In addition to creating new, unique learning opportunities, LaMontagne has brought many years experience helping develop curriculum as an instructor at Teachers College, Columbia University (Where she received her Ed.D.) and as a consultant with both Student Press Initiative and the Asia Society’s International Studies School Network, where she is an EdTech Innovations Facilitator. Regardless of where she is working, or what organization she is partnered with, LaMontagne is helping us to break with past learning traditions and help us to fix the current model of higher education and pre-career training that becomes more and more broken as student loan debt and unemployment continue to grow. Let’s hope LaMontagne "Breaks" more soon.
EXCLUSIVE NEW LEARNING TIMES INTERVIEW
Question: How did your educational trajectory (background) affect your current work?
Answer:My TC mentor and advisor, Ruth Vinz, strongly encouraged research in practice. So approaching my professional work like an anthropologist looking to make meaning of it was second nature to me. This perspective, grounded in qualitative research, left me predisposed to design thinking with its emphasis on empathy and ethnography. Real-world challenges already laid the foundation of my teaching practice; designing real things for real people only increased the potential for impact.
Question: What professional experiences have been most formative to your current work?
Answer: I began my career as a high school English teacher in the New York City public school system. After starting an after school program that fused art, literacy, and activism, I learned that the real impact of my teaching was not in the state mandated curriculum, but in the project work occurring in the after school hours - attracting kids’ voluntary participation, igniting curiosities, and engaging the communities in which they lived. We created collaborative works of art that found audiences at museums like The Whitney Museum of American Art. The program became the subject of my doctoral dissertation and project-based learning the focal point of the courses I taught in the pre-service teaching program at Teachers College, Columbia University where I also served as a Coordinator of the MA program. I later began consulting for an affiliated organization called the Student Press Initiative – a project-based, audience-driven model – until I left Columbia in 2008 to work with the Asia Society’s International Studies School Network as a Leadership Coach and EdTech Innovations Facilitator promoting use of new media technologies in teaching and learning. My three-year tenure as a TED Senior Fellow introduced me to design thinking and social enterprise – among other things. And my latest initiative, Breaker, applies both to project-based learning to create a hybrid model. Breaker drives alternative learning and social innovation by mobilizing interdisciplinary teams of young creative collaborators to design product solutions to global challenges.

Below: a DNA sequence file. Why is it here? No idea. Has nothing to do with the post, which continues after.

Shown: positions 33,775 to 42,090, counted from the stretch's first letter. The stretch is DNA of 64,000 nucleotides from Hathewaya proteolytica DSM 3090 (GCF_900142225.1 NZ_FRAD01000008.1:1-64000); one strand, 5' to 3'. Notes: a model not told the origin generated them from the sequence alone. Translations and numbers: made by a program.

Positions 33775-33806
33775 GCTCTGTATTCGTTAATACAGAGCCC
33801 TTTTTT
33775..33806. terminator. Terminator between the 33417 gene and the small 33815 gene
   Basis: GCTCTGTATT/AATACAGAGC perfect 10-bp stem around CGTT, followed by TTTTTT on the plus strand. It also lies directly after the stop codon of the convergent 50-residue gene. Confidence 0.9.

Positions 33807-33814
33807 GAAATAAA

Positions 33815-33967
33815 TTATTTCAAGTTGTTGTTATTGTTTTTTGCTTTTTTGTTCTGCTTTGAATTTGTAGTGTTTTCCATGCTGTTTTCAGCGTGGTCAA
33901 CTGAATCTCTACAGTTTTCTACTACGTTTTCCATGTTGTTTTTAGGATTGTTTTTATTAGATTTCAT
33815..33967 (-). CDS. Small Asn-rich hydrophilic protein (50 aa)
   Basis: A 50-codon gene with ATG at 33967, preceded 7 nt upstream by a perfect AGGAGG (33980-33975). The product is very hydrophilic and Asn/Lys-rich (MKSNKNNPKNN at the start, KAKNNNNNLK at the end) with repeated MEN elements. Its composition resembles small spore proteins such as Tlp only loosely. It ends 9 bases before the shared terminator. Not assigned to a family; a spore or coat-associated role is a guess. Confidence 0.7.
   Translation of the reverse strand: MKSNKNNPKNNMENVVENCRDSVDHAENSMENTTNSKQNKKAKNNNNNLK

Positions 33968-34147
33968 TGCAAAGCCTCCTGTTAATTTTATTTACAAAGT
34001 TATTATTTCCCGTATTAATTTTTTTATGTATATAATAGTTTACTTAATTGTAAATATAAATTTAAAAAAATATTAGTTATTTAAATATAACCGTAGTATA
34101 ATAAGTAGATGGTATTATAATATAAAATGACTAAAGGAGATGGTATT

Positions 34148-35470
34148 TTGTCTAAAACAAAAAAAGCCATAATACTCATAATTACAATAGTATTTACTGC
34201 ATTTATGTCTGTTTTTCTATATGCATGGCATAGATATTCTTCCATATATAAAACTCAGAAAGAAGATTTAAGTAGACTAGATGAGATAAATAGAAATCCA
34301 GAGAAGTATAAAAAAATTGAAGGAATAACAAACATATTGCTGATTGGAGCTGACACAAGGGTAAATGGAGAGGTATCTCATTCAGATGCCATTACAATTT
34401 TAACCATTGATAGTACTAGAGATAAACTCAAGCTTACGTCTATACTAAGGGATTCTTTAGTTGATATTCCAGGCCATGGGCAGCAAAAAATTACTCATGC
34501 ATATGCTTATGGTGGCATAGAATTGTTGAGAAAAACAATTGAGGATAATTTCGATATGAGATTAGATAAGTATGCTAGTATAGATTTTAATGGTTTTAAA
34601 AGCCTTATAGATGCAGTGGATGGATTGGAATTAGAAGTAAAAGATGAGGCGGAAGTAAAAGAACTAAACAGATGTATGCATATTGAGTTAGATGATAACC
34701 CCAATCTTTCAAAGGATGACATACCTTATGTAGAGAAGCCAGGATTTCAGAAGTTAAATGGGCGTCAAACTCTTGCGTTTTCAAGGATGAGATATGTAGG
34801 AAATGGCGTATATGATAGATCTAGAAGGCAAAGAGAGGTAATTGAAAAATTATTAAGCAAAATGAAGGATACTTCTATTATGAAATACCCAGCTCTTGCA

Question: What broad trends do you think will have the most impact on learning in the years ahead?
Answer: The "unbundling" of learning. Modularity that allows for customization: individualized learning pathways that combine free and paid content, on and offline, experiential learning, mentoring, etc. Pick and Choose. Breaker would be one module for some young people. There’s no single solution for all. "The internet of things" – environments saturated with smart objects.
Question: What are you currently working on & what is your next big project?
Answer: A collaboration with the d.school at Stanford to build a hybrid Breaker course that will join teams in NYC, Detroit, and an online team distributed globally.
Photo: Courtesy Juliette LaMontagne